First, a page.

An Open Letter to Mandolin Orange
Dear Emily and Andrew,
Thank you for coming from North Carolina to Glasgow last night, the second gig of your European tour. We didn’t make it easy for you. The Scottish weather was at its worst – Storm Abigail brought driving sleet, icy rain and strong winds to the city, confining you to your hotel room for most of the day. We then put you in possibly the worst venue in Glasgow, a dark soulless basement room not best known for its acoustics. And then we threw a friendly drunk into the mix, who cheerfully sang along, out of tune and out of sync, for most of the gig. But you came and you stayed, and you played the most beautiful, tuneful melodies that Glasgow has heard this year. You turned around the bad venue, captivating the packed audience and transforming the space with your harmonies and humour.
I first heard Mandolin Orange play at Americanafest in Nashville about four years ago, when your first CD ‘Quiet Little Room’ had been released and provided most of the material for your short set. That forty minute gig was the highlight of Americanafest for me that year, and I returned to Scotland clutching my Mandolin Orange CD like gold dust, eagerly telling anyone who would listen about your music. You now have four albums and your first European tour is promoting the latest gem, ‘Such Jubilee’. But with such a wealth of material to draw upon, I was delighted that your Glasgow set not only covered material from all four CDs, but also pushed boundaries with covers from Dylan, Peter Rowan and others.
Your set list was perfectly chosen. ‘One More Down’ and ‘Poor Boy Poor Me’ from ‘Quiet Little Room’, and ‘House of Stone’ and ‘Cavalry’ from ‘This Side of Jordan’ – each one perfection, the harmonies from your instruments and voices intertwining like dancers. And so many instruments! Mandolin, fiddle, acoustic guitar, electric guitar…… with eyes closed, at times it was difficult to comprehend that these rich layers of sound were made by only two musicians. It was a delight to watch your interactions: two skilful musicians in complete synergy, playing against each other, watching and waiting, smiling and laughing, with the sum being so much greater than the individual parts.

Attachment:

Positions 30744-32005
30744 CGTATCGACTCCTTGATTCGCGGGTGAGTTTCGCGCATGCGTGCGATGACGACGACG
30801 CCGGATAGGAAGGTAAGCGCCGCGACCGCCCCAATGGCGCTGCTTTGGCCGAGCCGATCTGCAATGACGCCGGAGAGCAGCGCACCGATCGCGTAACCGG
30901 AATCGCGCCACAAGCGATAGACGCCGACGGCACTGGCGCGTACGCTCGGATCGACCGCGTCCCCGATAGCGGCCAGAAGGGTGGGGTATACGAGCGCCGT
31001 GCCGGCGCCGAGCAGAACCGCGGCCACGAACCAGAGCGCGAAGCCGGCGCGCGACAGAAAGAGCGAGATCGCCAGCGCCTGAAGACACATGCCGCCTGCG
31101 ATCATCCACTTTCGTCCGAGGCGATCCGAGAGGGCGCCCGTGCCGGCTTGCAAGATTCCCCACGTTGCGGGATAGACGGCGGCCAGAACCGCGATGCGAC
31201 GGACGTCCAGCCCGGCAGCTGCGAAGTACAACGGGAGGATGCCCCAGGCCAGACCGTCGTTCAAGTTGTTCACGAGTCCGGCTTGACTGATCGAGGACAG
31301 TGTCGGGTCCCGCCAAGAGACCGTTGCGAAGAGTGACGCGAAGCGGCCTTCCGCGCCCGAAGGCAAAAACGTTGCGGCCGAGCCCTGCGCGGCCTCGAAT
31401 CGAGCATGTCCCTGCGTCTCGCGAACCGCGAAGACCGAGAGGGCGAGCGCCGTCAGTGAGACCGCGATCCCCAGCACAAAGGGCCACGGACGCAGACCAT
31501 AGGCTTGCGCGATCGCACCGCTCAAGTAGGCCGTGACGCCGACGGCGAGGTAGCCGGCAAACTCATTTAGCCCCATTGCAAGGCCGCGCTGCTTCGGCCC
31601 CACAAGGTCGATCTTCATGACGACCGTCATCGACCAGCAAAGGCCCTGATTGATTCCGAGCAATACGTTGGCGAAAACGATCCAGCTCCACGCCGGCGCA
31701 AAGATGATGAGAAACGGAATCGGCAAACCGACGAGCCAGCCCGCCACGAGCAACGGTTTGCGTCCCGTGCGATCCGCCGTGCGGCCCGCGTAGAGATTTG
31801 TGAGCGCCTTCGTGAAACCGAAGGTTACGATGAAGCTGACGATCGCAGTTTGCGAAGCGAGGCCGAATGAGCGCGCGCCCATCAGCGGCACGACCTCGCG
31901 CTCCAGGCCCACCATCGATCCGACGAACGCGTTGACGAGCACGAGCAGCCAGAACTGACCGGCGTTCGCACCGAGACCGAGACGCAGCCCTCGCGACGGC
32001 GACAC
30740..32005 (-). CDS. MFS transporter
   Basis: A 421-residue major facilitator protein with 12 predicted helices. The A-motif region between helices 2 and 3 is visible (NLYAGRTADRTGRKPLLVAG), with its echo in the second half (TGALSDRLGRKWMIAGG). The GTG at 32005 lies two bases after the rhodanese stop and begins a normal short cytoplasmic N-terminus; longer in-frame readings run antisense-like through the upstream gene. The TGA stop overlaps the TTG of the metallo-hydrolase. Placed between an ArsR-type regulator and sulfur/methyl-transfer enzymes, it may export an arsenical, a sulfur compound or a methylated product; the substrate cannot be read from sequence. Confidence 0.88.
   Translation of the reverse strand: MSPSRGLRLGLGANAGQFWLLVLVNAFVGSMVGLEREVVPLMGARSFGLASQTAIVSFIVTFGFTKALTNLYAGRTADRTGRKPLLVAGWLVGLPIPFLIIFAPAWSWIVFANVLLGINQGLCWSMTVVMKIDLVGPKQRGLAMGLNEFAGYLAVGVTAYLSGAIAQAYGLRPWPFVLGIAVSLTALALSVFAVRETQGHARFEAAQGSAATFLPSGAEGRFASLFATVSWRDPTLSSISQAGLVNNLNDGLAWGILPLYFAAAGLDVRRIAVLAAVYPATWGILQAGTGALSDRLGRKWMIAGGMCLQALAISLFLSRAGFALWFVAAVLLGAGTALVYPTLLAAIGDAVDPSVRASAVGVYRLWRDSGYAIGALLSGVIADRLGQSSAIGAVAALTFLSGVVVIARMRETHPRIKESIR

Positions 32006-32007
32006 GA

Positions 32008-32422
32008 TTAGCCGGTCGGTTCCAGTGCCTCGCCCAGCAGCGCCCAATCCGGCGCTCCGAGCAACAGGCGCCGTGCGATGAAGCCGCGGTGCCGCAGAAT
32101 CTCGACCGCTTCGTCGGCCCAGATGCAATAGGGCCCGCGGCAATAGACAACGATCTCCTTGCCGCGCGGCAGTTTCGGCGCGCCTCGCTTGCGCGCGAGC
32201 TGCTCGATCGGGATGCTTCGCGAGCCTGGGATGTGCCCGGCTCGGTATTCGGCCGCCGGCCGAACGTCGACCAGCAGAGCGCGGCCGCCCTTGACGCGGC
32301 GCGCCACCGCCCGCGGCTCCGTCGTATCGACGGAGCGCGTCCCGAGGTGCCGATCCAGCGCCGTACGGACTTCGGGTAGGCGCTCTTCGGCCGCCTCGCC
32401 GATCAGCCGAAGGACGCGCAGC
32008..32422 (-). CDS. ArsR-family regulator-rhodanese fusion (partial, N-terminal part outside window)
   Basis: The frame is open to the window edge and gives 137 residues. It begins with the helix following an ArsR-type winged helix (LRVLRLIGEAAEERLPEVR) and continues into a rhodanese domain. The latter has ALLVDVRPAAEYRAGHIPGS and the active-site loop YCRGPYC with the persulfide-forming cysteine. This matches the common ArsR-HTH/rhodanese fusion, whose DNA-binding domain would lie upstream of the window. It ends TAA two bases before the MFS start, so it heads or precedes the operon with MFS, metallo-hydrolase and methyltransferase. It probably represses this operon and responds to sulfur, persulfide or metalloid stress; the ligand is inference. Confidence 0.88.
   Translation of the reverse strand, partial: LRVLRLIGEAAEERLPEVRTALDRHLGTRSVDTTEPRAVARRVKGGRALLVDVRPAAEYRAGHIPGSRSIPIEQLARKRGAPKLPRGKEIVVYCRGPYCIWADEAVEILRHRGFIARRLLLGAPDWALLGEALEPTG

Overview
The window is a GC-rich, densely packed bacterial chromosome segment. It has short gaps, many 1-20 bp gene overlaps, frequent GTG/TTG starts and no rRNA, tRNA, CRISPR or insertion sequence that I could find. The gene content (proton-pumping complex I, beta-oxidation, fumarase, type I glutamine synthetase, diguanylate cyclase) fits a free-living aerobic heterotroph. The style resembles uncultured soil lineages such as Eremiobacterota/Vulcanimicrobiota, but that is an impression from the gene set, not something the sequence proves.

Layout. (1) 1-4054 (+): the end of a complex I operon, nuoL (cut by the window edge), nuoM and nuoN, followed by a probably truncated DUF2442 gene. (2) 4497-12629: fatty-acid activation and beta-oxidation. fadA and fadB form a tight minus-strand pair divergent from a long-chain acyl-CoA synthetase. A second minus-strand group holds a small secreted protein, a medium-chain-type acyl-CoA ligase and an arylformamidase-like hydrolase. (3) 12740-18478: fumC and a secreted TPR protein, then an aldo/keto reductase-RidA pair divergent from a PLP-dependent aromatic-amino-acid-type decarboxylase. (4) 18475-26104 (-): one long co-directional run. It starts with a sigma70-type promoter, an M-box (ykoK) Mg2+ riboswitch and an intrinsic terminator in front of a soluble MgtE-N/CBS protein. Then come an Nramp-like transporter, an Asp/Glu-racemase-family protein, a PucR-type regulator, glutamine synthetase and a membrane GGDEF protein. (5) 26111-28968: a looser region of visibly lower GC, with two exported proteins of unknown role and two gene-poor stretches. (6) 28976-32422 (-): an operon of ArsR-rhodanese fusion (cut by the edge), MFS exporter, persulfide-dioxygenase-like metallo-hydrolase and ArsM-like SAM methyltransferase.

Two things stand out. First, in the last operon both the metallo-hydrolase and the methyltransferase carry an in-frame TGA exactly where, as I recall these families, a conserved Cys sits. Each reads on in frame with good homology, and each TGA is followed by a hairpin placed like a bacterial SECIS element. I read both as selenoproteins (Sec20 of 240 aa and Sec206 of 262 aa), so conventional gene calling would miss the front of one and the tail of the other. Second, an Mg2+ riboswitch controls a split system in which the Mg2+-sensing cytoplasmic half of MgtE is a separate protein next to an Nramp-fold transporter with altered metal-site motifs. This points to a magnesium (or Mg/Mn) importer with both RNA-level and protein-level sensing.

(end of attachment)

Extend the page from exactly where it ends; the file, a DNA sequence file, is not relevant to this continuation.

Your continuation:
The set showcased the wonderful new CD, ‘Such Jubilee’, but not blatantly so. You didn’t even have any of the new CDs for sale due to a supply mix up, although a few lucky people snapped up the vinyl copies you had brought. Your set list was interspersed with many of the new tracks, with highlights including the opening track, ‘Old Ties and Companions’, ‘That Wrecking Ball’ and ‘Daylight’.
After two encores, demanded by an audience that didn’t want you to leave, the set ended with ‘Waltz about Whiskey’, very appropriate for the Scottish audience on such a miserable, dark night. By the end of the evening, I was sitting cross-legged on the sticky concrete floor with a huge smile on my face, happy and grateful for being able to hear your fabulous music in such an intimate venue in my home town. Such Jubilee indeed.